The reconfiguration of the offensive line is probably the most pressing decision for the Vikings coaching staff will face this offseason.

The retirement of Joe Berger, who was extremely versatile on the line, means that where Mike Remmers plays is probably the most important call for coach Mike Zimmer and offensive line coach Tony Sparano.

Yes, it’s an amazing transformation for Remmers, who wasn’t recruited at all coming out of high school — he weighed only 225 pounds — and walked on at Oregon State.

“Now I weigh like 310, so a little bit of a difference,” he said.

It took Remmers a few years to establish himself in the NFL. He signed with the Broncos as an undrafted rookie free agent and then bounced around with four clubs — including a brief stay with the Vikings in 2013 — before sticking with the Carolina Panthers in 2014. He then signed a five-year, $30 million contract to rejoin the Vikings in March 2017.

While dealing with a few nagging injuries last season, Remmers played 10 games at right tackle. But in Week 16 against Chicago, he was moved to right guard for a 23-10 victory. Of his 675 snaps in the regular season, 600 came at tackle.

Remmer has taken snaps during organized team activities (OTAs) at right guard and right tackle, while the team works in Tom Compton, the free-agent guard from Rosemount last with the Bears, and second-year guard Danny Isidora.

What has the line tried to accomplish during OTAs?

“Just the base fundamentals of the offense and the plays and getting the timing down,” Remmers said. “These are all things we’re trying to work on so when we come back for training camp, we don’t have to talk about the snap count or certain plays, we’re going to know it going in. We’re working on technique, our fundamentals and that’s what’s really important in this game, too.”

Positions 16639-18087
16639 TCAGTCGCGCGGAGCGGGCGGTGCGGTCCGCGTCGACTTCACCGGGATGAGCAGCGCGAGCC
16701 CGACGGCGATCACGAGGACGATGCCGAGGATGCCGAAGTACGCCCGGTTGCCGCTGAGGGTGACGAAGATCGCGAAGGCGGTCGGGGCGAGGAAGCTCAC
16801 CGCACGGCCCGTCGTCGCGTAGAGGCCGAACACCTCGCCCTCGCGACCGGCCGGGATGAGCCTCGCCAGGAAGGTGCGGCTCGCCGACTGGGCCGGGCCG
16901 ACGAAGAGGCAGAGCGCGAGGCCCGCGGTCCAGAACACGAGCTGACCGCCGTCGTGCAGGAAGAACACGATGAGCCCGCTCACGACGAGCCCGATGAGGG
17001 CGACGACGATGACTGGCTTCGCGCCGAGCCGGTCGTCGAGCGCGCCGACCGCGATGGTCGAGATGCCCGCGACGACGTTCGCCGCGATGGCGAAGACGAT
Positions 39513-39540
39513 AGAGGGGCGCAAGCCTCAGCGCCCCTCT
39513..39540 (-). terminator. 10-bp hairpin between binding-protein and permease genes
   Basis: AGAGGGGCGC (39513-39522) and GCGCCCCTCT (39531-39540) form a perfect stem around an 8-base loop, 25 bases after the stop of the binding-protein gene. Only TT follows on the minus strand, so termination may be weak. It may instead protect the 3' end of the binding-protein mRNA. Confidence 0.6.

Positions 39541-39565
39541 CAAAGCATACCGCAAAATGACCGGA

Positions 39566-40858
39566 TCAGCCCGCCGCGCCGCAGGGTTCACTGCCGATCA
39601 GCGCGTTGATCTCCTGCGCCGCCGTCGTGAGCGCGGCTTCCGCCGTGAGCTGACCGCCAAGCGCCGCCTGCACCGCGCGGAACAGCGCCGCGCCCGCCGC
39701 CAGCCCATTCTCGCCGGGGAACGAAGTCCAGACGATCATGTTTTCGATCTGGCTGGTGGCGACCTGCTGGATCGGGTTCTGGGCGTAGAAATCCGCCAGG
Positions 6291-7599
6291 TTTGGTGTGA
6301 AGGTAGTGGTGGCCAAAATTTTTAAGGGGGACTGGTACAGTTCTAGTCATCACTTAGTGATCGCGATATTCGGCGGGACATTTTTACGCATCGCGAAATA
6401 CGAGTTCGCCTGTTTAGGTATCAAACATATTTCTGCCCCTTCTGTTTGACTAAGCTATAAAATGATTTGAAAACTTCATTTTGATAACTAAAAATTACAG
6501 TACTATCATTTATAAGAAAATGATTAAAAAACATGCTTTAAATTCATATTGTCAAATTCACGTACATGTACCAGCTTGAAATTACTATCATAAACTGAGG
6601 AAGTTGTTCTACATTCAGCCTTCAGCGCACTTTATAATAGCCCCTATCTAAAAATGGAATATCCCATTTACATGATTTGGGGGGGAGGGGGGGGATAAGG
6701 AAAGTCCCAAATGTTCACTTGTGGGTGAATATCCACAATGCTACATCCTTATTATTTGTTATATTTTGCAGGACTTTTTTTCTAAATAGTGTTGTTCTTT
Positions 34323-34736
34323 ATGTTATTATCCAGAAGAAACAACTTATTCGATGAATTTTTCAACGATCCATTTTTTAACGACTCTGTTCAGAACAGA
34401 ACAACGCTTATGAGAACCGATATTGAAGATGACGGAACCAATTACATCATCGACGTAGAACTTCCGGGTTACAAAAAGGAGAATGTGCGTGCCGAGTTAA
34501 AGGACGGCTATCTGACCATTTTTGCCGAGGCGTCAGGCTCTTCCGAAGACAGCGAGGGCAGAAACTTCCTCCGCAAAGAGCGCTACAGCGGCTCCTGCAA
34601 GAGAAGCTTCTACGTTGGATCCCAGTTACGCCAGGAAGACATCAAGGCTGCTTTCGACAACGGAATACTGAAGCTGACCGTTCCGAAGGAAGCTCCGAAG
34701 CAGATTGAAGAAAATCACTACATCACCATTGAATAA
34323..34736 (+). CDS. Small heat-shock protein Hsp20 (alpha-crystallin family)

Remmers said he thinks the line is gelling, even if there’s some movement between positions.

“I think we’re doing well,” he said. “We’ve had to bump guys around in different spots, but things are going great. We’re meshing well together and I feel like each day we go out there and practice, we learn something new and we’re constantly getting better.”

Remmers said it doesn’t matter to him when the offensive line starters are named or who plays where.

“Oh, I don’t know, that’s up to [the coaches],” he said. “You have to be ready to play anything. Injuries happen at any point, so you have to have guys that can play multiple positions. We practice playing different positions because you never know what’s going to happen in a game. We just do everything we can and take advantage of all the snaps we can get.”

Staying versatile

Does he have a preference between playing guard or tackle?

“I mean, I like both of them,” Remmers said. “I just want to be playing. That’s my main thing. I want to be playing. I love playing tackle, where I have the most experience. Guard is still new to me, but I’m really enjoying guard, too, whenever I get in there. It has been fun, either one.

“I think they’re just kind of keeping their options open. You’d have to ask [the coaches]. I’m just doing whatever I’m told.”